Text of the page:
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Up Your Dental Game After Bariatric Surgery

You’re likely to be significantly thinner and healthier within a few months of having weight-loss surgery. But the changes in the way you eat could also lead to cavities and gum problems.

The good news: there are steps you can take to keep your teeth healthy. But first, let’s talk about potential dental issues after weight loss surgery.

Why Your Teeth May Suffer

Your oral health might deteriorate for several reasons after a bariatric procedure. You’ll consume more liquid calories before and after surgery, and later will likely eat several small meals a day instead of three large ones. All of that can affect the flora in your mouth.

  • Your saliva’s composition will be different. The new version can erode teeth’s enamel, or at least not protect it as well from the acids that can mar them.
  • You’ll chew less, especially during the liquid- and puree-diet phases of the bariatric surgery process. Chewing generates more saliva. Without it, the soft food might coat the teeth and form biofilm and harmful acid over the enamel, a Brazilian study found.
  • You’ll take in less calcium and vitamin D, which both keep teeth strong. Dietary supplements, however, can help you maintain high levels.
  • You might have acid reflux more than you used to, especially after a sleeve gastrectomy procedure. The acid can harm your teeth. Vomiting, common with dumping syndrome episodes, is also damaging.

Statistics bear this out. Two years after weight-loss surgery, patients’ teeth enamel lesions or cavities rose from 15.0 to 19.1, according to a Swedish study. Those who’d lost weight other ways during that time ended up with fewer lesions and cavities. A measure of deeper lesions was similar: 6.4 for bariatric patients versus 4.9 for others.

How Your Teeth Might Change

Look for symptoms of these issues whether you’ve always had straight white teeth and healthy pink gums, or a history of cavities and bleeding.

  • Tooth decay. Cavities can result from the changed saliva.
  • Gum disease. Your gums might bleed easily. They can also redden, swell up and feel tender. That’s true with gingivitis, which is a mild gum disease, and periodontitis, a more serious condition.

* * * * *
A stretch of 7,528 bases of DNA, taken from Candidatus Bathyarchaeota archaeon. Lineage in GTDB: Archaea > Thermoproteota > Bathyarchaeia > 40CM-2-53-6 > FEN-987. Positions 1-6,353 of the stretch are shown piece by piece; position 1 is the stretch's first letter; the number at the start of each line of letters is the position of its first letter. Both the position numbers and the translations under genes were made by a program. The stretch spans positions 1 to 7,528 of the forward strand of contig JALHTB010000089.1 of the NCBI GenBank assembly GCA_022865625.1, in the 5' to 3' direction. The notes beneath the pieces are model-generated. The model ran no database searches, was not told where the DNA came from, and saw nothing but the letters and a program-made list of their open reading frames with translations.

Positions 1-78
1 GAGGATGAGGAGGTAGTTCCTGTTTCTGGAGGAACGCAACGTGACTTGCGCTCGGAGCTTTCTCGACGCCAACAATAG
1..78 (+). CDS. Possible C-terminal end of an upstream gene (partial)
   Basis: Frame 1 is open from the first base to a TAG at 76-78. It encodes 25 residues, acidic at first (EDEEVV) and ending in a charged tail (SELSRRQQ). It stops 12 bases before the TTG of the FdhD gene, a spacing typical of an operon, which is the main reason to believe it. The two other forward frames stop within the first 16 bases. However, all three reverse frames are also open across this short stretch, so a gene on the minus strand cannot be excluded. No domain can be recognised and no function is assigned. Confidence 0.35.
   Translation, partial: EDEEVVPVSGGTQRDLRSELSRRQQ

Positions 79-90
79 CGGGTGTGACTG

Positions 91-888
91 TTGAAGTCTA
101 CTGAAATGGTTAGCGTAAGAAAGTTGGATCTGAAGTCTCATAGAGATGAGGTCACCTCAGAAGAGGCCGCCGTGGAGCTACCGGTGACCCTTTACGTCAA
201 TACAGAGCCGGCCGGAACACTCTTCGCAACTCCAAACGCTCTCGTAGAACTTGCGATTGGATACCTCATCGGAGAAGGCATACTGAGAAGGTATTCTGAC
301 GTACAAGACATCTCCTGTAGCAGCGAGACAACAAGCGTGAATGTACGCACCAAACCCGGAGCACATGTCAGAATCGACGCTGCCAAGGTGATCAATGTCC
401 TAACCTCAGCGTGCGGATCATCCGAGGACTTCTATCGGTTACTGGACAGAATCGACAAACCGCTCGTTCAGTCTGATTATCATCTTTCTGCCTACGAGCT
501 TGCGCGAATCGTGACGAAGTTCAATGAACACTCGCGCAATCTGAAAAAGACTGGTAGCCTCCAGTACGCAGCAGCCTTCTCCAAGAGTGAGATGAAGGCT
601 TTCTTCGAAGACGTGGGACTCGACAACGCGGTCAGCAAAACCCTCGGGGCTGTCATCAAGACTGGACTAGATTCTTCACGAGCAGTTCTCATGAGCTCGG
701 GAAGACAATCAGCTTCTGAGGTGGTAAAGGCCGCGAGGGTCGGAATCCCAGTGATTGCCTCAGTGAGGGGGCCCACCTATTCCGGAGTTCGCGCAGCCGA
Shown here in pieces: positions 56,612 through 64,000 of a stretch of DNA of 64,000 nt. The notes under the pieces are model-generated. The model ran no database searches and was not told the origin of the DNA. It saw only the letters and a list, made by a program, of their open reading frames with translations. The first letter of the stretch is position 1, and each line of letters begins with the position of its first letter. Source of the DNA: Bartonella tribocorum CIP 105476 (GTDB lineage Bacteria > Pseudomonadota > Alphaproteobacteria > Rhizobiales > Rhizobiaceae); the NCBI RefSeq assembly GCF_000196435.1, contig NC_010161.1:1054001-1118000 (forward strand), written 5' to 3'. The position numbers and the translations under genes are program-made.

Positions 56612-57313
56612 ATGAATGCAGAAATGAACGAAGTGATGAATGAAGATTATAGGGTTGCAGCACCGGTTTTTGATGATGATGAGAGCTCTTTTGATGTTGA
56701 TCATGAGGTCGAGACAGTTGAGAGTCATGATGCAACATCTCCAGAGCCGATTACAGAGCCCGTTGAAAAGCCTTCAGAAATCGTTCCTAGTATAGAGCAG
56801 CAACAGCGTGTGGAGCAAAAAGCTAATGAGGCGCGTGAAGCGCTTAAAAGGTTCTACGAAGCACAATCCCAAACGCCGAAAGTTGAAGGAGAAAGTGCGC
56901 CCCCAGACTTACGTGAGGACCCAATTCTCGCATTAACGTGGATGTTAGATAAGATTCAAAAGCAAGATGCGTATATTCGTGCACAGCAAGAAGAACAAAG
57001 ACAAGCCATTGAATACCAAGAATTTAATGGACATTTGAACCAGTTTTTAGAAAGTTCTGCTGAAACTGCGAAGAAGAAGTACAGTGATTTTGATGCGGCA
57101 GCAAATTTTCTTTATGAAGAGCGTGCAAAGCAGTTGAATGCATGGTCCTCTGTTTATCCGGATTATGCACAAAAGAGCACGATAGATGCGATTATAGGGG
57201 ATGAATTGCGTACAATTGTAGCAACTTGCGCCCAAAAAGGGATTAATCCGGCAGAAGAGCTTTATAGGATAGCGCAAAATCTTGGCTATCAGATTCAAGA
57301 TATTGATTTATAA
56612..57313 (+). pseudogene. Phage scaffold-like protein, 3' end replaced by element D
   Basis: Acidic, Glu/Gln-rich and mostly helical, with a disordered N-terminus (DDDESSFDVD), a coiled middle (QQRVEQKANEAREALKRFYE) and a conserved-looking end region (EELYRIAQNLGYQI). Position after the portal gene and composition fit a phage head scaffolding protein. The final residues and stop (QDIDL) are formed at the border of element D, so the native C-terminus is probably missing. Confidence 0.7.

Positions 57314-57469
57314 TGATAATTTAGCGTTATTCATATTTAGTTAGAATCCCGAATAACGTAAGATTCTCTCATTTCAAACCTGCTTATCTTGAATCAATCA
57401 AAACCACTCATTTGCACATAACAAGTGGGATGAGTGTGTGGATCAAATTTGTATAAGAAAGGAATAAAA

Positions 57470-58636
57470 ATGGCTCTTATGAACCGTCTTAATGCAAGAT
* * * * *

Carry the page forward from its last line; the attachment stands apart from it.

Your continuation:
• Plaque. Extra plaque may build up and stick to your teeth, ultimately harming teeth and gums.
  • Sensitivity. Your teeth might experience cold or heat in an exaggerated way, leading you to seek out room-temperature foods.
  • Spacing issues. As other issues develop, you might gain more space between your teeth and the gum line. These are called periodontal pockets, and they allow unwanted bacteria in. That can erode your jawbone.

Conclusion: Take Great Care of your Teeth

You’ll need to compensate in order to keep your mouth healthy. In essence, the best advice is what you’ve always heard: Brush well and often, floss regularly, and go for a professional dental cleaning at least twice a year. Here’s what else you can do:

  • Brush after every single meal. Eating six meals a day? Brush your teeth after every one.
  • Then floss. Again, after every meal. If you’re not up to it, at least use a water flosser for some (but not all). It’s worth the trouble to avoid cavities and gum disease.
  • Visit the dental office more. Instead of twice a year, go three or four times a year. Let the hygienist give you a good cleaning and the dentist check for problem areas — before they get worse.
  • Keep up with bone-related supplements. Take your calcium pills and your Vitamin D pills as prescribed by your surgeon. Teeth are not bones, yet they benefit from the same supplements and you need to give them every advantage. The supplements are necessary because your body likely won’t absorb nutrients as well after weight-loss surgery than they did in the past.

Despite the potential risks to dental health, participants broadly reported being glad they’d had weight-loss surgery, in both the Swedish and Brazilian studies.

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